Yasiel Puig debuts his bat, but his arm steals the show for Dodgers

Yasiel Puig showed that he can hit in his MLB debut, but his arm won the game Photo: Yasiel Puig singles in his first MLB at-bat/AP Mark J. Terrill

LOS ANGELES, June 4, 2013 — The Los Angeles Dodgers finally called up prized prospect Yasiel Puig to start Monday night’s game against the San Diego Padres. The rookie showed that he has the talent to help this floundering Dodger team win games.

The move was not necessarily made because Puig had figured everything out he needed to in the minors, but because the injury riddled Dodgers are in need of a lot and anything will help. By all accounts, Puig could use some more time in the minor leagues to work on his fielding.


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On Monday night, the Cuban defector, Puig, went 2 for 4 at the plate, including getting a single in his first major league at-bat. Both of his hits were singles.

It was Puig’s defense, however, that made national headlines. In the top of the ninth inning, with one out and San Diego’s Chris Denorfia on first base, Brandon League was on the mound. The Dodgers were leading, 2-1. Dodger fans were naturally worried.

Kyle Blanks came to the plate for the Padres and hit a line drive to deep right field. Yasiel Puig, in one fluid motion, caught the ball and threw from the warning track to Adrian Gonzalez at first base. Puig’s throw was just in time to double up Denorfia and end the game.

Puig’s body size and speed drew comarison’s to Bo Jackson during spring training. Now it is his arm drawing comparisons to the former baseball and football player.


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Yasiel Puig is expected to provide a spark to the Dodgers’ lineup, but one man can only do so much. Just ask Adrian Gonzalez, who hit his eighth homerun of the season, how much one man can do to help his team. Puig’s bat is definitely mighty and will help the Los Angeles offense.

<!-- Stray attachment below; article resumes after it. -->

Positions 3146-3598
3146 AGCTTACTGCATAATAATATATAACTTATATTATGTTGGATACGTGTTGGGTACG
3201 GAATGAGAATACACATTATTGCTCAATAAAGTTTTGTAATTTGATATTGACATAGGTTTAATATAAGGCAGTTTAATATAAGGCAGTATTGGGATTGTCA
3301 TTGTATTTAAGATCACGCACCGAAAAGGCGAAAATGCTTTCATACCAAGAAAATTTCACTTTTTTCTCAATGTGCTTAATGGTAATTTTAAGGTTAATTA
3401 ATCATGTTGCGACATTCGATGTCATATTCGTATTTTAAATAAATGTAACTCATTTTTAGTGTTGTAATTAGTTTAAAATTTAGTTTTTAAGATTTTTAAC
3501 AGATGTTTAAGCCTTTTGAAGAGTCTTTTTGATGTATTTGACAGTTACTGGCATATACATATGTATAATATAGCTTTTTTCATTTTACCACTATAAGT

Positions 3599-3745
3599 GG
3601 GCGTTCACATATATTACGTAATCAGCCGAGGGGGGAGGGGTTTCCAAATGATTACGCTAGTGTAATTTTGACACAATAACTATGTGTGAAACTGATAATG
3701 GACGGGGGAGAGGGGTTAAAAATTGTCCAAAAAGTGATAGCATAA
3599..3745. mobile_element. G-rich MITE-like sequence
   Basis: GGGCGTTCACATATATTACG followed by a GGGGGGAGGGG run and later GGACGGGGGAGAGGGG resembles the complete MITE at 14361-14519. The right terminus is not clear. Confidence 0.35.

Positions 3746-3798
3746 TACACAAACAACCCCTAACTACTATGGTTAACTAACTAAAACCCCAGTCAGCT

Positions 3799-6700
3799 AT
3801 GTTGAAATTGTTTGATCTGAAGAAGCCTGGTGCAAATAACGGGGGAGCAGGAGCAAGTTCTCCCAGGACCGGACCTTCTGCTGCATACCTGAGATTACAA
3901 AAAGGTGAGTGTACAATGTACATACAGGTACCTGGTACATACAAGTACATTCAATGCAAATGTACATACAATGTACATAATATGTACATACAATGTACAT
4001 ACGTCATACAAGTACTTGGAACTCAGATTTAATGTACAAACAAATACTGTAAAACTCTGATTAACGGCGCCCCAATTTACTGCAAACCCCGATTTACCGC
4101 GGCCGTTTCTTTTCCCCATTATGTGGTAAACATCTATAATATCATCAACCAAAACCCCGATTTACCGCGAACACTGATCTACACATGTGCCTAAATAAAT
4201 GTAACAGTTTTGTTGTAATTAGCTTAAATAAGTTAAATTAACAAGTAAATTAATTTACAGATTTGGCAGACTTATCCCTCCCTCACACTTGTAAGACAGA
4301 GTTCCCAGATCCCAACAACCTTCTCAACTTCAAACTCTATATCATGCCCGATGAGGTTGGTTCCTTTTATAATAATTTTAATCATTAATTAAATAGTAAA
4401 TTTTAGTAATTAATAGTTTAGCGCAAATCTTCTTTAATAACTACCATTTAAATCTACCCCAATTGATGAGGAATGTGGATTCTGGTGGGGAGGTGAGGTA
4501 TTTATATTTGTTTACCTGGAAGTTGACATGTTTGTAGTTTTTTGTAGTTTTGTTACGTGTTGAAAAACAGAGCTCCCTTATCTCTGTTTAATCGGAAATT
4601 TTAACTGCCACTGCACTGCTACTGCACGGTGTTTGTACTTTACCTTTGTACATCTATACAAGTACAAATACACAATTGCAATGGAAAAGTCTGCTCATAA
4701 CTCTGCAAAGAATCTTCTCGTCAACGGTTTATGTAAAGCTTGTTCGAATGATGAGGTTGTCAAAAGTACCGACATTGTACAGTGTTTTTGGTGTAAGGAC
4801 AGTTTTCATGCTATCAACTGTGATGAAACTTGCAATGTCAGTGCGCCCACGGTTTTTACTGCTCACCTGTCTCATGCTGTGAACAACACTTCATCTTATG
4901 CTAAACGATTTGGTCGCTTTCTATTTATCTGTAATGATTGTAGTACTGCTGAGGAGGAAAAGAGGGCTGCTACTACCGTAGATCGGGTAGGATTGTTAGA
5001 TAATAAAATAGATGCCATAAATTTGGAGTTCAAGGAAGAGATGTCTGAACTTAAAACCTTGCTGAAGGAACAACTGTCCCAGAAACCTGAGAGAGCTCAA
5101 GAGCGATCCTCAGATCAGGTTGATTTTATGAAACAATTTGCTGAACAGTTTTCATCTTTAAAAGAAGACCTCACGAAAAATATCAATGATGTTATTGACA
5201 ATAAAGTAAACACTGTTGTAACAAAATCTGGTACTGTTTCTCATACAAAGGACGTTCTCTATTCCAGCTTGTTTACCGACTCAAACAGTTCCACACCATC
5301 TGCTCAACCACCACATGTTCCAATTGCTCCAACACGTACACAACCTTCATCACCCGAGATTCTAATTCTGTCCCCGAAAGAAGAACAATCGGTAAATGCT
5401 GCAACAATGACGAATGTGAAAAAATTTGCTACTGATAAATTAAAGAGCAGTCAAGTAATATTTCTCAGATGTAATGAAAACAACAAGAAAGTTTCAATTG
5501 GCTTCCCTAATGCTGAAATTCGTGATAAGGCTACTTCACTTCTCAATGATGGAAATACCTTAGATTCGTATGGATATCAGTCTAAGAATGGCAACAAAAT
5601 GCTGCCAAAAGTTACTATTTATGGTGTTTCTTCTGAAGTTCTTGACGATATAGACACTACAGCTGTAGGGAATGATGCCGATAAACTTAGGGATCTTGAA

His glove and his arm may be more of what the Dodgers need right now. The Dodgers lead the majors with 44 errors. The St. Louis Cardinals have the least errors with 19.

The question as to what comes next is twofold. First, can Yasiel Puig’s .313 average, eight homers and 13 stolen bases from AA Chattanooga carry over to the majors in a sustainable fashion? The second part of the question becomes, what do the Dodgers do if Puig does perform well in the majors?

When Crawford and Kemp return, the Dodgers’ outfield will again be loaded, not so much with talent, but definitely flush with cash. Carl Crawford makes over $20 million, as does Matt Kemp. Both are on the DL right now with hamstring injuries.


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Andre Ethier, who moved to centerfield on Monday night, is making $13.5 million this year. He is under contract for four more years after this season. Next year he will make $15.5 million and then his contract jumps into the $18 million dollar range the following year.

The Dodgers are hoping Puig hits and fields well, but they will face a tough decision of what to do if he does. One would assume the Dodgers are furiously trying to figure out which outfielder can be traded for the best prospects and how much of the bloated contract they will be forced to eat to make a trade.

Kevin J. Wells writes about Major League Baseball and punk rock music.  Follow him on Twitter @WellsOnBaseball

 


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Kevin J Wells

Kevin J. Wells was born and raised in the Los Angeles area in a town called Montrose.  He currently plays guitar for and is a founding member of the Los Angeles punk rock band Emmer Effer.  He has worked in a number of different career fields including Behavioral Therapy, Commodities, Insurance, and most recently a food cart in Portland, OR. Kevin has been both a sports and entertainment columnist and editor for The Washington Times Communities since January 2013.

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